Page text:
Kebob it:  Thread fresh pineapple chunks on skewers with meat and veggies for grilling.

Add wedges or chinks to all types of salads- fruit, tossed green, chicken, and tuna to name just a few.

Grill or broil pineapple slices for a great burger topping or dessert.

Use it in relishes and serve with simply prepared chicken and pork dishes.  See my Mango Pineapple Salsa Recipe.

Take leftover rice or other hearty grain and pan fry with pineapple

Fish Tacos or Fish Wraps

Whenever we are in the caribbean David orders fish tacos.  He looks foreward to them.  We like much of the same food, but i never want to share his fish tacos.  I found this recipe for Fish Tacos in Health Magazine and decided to modify it to my taste and we both loved them. I've provided nutrition data for the original version with corn tortillas.  My favorite choice for wraps is made by a local Brooklyn bakery, Damascus Bakery.  They are actually called roll-ups and contain flax flour.  Each wrap is only 110 calories, 6 net carbohydrates, and 1000mg of ALA Omega 3.  Total carbs are 15g but it contains 9g of figer.  I mention all of this because these are really fabulous wraps.  I avoid bread wherever possible and think these are fantastic, so give them a try.  this is a nice light summer dinner and i served with mixed seasonal fruit bowl.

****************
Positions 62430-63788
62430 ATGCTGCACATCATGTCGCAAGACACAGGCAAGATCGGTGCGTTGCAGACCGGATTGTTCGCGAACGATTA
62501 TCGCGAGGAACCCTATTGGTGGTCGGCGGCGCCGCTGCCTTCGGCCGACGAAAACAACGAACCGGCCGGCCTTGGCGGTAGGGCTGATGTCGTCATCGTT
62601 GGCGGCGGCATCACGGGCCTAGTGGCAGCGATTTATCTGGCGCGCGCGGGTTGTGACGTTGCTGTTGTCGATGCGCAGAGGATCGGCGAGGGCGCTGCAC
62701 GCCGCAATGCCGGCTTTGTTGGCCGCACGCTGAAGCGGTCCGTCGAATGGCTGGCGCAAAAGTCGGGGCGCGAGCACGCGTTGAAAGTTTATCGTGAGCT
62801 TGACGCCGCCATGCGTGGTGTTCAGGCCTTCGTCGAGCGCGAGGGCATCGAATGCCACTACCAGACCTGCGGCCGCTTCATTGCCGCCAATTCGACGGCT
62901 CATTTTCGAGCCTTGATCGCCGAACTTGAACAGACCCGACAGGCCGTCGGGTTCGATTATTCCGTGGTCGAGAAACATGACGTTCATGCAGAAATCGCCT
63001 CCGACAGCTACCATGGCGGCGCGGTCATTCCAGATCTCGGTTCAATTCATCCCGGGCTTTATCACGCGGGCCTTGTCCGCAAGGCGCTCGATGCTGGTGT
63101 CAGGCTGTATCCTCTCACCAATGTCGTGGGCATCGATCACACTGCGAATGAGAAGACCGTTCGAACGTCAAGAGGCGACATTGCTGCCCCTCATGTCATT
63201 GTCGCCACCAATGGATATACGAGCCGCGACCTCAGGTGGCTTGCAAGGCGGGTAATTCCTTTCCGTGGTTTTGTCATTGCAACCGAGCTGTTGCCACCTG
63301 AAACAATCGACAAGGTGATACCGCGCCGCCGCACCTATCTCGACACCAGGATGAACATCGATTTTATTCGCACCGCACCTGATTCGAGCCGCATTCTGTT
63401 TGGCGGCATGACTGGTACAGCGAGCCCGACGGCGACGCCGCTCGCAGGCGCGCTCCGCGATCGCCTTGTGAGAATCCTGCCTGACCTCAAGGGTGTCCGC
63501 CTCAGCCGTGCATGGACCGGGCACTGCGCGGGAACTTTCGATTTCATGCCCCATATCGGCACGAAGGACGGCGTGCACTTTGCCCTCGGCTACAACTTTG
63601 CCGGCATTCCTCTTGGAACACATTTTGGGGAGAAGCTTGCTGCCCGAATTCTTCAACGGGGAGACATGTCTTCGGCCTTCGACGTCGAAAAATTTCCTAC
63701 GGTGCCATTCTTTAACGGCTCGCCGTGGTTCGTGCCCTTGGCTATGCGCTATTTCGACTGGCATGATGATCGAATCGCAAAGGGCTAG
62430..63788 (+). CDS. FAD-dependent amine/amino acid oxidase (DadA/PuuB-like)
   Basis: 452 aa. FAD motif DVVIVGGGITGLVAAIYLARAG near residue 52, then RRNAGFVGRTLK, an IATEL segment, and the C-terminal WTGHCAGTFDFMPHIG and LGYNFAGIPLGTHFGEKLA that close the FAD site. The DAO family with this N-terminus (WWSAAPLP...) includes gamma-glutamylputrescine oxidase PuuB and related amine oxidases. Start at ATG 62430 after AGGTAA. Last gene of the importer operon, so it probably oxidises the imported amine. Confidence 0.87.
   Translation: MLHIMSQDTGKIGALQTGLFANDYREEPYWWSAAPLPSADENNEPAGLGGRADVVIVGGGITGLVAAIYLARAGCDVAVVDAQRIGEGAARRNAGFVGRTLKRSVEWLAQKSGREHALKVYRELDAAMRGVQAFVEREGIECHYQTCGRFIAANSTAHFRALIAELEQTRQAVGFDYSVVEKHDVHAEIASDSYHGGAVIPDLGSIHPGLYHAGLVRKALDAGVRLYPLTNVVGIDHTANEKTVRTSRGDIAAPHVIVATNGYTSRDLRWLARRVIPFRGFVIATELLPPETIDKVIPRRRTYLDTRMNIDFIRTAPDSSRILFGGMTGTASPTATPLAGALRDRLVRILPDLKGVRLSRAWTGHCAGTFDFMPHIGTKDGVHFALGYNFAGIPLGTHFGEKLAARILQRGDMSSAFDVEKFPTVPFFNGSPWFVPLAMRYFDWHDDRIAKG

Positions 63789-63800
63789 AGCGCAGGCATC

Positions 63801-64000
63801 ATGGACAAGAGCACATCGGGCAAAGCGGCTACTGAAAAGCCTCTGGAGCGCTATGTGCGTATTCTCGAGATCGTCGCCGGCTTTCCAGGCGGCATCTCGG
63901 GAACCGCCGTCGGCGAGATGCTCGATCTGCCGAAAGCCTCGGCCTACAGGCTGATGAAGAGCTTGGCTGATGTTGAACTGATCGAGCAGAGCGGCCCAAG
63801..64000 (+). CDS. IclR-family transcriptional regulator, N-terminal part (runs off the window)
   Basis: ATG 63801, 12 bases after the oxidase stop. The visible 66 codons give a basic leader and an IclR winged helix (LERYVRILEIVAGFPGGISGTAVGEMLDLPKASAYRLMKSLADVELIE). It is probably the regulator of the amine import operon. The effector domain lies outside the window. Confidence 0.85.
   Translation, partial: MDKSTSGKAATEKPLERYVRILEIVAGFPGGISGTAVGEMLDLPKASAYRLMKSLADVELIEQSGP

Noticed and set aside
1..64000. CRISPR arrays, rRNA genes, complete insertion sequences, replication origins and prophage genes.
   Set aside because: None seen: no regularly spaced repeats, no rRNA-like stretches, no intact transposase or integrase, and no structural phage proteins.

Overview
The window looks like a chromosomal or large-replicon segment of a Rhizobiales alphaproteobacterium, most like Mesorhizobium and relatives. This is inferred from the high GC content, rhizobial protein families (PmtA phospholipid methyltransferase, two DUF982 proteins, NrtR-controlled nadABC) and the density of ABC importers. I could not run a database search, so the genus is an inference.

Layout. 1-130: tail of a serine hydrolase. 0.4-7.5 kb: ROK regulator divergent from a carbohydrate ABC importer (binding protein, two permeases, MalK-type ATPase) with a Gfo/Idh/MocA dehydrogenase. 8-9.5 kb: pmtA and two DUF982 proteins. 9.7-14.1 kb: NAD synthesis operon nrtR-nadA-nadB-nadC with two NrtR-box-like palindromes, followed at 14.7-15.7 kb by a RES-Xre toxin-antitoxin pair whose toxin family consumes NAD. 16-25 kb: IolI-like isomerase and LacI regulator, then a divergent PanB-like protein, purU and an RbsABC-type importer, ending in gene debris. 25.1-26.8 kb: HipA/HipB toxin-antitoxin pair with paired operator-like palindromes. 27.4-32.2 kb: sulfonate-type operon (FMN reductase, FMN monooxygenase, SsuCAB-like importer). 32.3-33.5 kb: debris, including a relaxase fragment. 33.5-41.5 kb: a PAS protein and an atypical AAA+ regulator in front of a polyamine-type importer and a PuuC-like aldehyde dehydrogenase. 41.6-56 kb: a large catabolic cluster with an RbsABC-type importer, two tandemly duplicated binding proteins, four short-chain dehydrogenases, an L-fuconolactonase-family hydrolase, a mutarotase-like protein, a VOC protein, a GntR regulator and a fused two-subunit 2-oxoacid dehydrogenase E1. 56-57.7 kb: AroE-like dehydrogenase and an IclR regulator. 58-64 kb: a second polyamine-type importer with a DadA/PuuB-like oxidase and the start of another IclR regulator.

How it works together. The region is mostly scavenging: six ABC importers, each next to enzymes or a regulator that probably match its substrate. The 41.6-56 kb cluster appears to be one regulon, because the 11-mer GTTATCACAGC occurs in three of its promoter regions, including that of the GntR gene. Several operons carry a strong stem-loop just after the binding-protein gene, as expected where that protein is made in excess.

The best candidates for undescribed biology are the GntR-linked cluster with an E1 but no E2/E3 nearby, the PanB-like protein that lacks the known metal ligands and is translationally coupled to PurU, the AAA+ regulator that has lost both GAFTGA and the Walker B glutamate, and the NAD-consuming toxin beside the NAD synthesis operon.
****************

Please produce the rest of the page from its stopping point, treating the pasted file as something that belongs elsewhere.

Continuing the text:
Prep time 20 minutes;  cook 15min; Marinate 10 min

Serves 4

1/2 cup red wine vinegar

1/3 cup sugar (I substituted 3 T agave nectar)

1 teaspoon chili powder (divided)

1/2 small red onion, sliced very thin

3-5 thinly sliced radishes

1 pound tilapia fillets (I bought frozen from Trader Joes, great value)

1/4 cup plus 2 Tablespoons fresh lime juice (I use organic juice in a bottle)

2 garlic cloves, minced